Unfortunately given our rather specialist requirements (8mm holes in damp limestone, a long way from a charging outlet, with chilled batteries, etc.), I suspect we'd have to do our own tests.

Offline Jopo

  • obsessive maniac
  • ***
  • Posts: 397
Re: concrete bolts
« Reply #9 on: April 30, 2012, 11:58:05 pm »
(possibly via a quick chill in a bucket of water), rotating between drills. This way the batteries get a few minutes rest between uses, which is a slightly more realistic model for bolting use.

Not to be recommended. Carbide cracks very easily when quenched.

Jopo

Offline Speleokitty

  • menacing presence
  • **
  • Posts: 210
Re: concrete bolts
« Reply #10 on: May 19, 2012, 12:41:34 pm »
I have used the 8x55mm Excalibur Eyebolts for aid climbing and larger ones for anchors. They are cheap, reusable and you don't need to mess about with hangers.

Offline pwhole

  • forum hero
  • *****
  • Posts: 1614
  • TSG, DCA, PDMHS
    • Phil Wolstenholme website
Re: concrete bolts
« Reply #11 on: May 19, 2012, 01:00:20 pm »
Anyone have experience of pre-drilling smaller-diameter holes first - in terms of battery life? As in, you want to place a 14mm diameter sleeve anchor bolt (10mm bolt diameter), but drill out with, say, a 6mm first, and then the 14mm? Is this likely to conserve more juice than just drilling the 14mm straight in?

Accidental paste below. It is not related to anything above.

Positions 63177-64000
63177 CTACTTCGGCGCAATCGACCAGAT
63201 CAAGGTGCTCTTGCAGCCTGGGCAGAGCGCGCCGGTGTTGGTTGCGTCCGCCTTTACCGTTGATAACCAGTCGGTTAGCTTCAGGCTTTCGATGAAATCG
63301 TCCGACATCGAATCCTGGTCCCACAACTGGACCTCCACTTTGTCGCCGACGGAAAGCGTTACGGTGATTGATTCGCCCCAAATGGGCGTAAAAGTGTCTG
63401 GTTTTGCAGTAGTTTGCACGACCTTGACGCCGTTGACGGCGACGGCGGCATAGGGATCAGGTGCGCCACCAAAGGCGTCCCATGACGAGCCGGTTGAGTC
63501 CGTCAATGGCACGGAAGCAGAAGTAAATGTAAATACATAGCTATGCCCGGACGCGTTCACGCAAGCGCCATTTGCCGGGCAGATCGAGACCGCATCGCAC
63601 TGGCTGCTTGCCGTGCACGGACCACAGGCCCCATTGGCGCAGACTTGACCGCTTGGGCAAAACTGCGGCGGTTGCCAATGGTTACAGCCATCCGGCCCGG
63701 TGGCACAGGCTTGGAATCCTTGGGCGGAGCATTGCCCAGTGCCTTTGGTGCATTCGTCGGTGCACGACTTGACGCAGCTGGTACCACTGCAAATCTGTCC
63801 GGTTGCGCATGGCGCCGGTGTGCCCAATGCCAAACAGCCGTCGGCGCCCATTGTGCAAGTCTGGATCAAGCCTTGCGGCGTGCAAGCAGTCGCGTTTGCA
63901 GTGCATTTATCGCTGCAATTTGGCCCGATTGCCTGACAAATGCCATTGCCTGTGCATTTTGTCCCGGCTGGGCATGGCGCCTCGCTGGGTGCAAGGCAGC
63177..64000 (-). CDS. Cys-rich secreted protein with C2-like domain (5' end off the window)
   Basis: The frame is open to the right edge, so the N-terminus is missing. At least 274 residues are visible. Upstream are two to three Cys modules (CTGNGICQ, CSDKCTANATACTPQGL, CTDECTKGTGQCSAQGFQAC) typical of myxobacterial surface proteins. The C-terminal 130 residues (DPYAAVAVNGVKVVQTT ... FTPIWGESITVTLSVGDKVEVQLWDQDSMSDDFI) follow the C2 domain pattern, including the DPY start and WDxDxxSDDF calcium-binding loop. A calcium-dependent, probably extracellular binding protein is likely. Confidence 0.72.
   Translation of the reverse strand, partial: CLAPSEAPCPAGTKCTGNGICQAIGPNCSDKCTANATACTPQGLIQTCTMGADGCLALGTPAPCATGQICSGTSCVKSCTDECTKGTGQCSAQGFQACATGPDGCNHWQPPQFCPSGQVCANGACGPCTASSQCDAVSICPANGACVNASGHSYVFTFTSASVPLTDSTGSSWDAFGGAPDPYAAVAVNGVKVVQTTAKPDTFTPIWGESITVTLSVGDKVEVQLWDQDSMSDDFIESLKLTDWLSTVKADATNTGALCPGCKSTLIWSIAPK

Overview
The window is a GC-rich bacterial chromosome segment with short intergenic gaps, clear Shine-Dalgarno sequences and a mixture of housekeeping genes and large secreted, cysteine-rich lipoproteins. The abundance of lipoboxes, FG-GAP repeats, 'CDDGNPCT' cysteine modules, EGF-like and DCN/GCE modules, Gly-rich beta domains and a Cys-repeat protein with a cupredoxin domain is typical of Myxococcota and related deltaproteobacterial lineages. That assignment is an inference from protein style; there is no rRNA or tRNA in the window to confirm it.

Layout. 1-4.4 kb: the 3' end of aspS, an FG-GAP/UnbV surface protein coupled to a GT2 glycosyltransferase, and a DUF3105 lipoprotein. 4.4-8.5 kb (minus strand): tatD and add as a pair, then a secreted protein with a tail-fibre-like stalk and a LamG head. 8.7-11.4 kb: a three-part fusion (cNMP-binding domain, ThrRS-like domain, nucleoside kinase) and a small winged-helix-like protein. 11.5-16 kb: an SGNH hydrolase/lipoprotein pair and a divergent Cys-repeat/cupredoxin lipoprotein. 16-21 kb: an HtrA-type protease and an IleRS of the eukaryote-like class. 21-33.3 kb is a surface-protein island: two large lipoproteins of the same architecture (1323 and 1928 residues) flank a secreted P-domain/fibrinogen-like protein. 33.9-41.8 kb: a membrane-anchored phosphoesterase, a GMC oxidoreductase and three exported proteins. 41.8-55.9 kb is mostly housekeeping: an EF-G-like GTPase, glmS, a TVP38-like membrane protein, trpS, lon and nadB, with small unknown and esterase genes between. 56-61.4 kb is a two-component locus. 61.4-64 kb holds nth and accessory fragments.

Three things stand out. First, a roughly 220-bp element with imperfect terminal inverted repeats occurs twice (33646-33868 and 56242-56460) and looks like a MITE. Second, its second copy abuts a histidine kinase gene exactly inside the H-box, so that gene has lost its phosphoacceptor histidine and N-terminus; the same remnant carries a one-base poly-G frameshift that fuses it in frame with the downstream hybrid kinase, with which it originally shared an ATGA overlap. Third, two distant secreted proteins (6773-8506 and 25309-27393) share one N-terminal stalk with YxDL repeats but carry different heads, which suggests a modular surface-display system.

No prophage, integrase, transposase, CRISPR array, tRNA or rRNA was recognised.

Offline jarvist

  • obsessive maniac
  • ***
  • Posts: 424
  • Imperial College CC / Northern Pennine Club
    • Imperial College Caving Club
Re: concrete bolts
« Reply #12 on: May 19, 2012, 03:16:36 pm »
Anyone have experience of pre-drilling smaller-diameter holes first - in terms of battery life? As in, you want to place a 14mm diameter sleeve anchor bolt (10mm bolt diameter), but drill out with, say, a 6mm first, and then the 14mm? Is this likely to conserve more juice than just drilling the 14mm straight in?

No - it probably wouldn't work (at all?), and it wouldn't save any energy. You do this with cutting drill bits in metal, not rock / masonry (percussion) bits.

Offline mmilner

  • Experienced digging / conservation juggling
  • forum hero
  • *****
  • Posts: 1169
  • Outside Handshake Cave, Manifold Valley.
    • Darfar P.C. web site
Re: concrete bolts
« Reply #13 on: May 19, 2012, 03:28:42 pm »
Anyone have experience of pre-drilling smaller-diameter holes first - in terms of battery life? As in, you want to place a 14mm diameter sleeve anchor bolt (10mm bolt diameter), but drill out with, say, a 6mm first, and then the 14mm? Is this likely to conserve more juice than just drilling the 14mm straight in?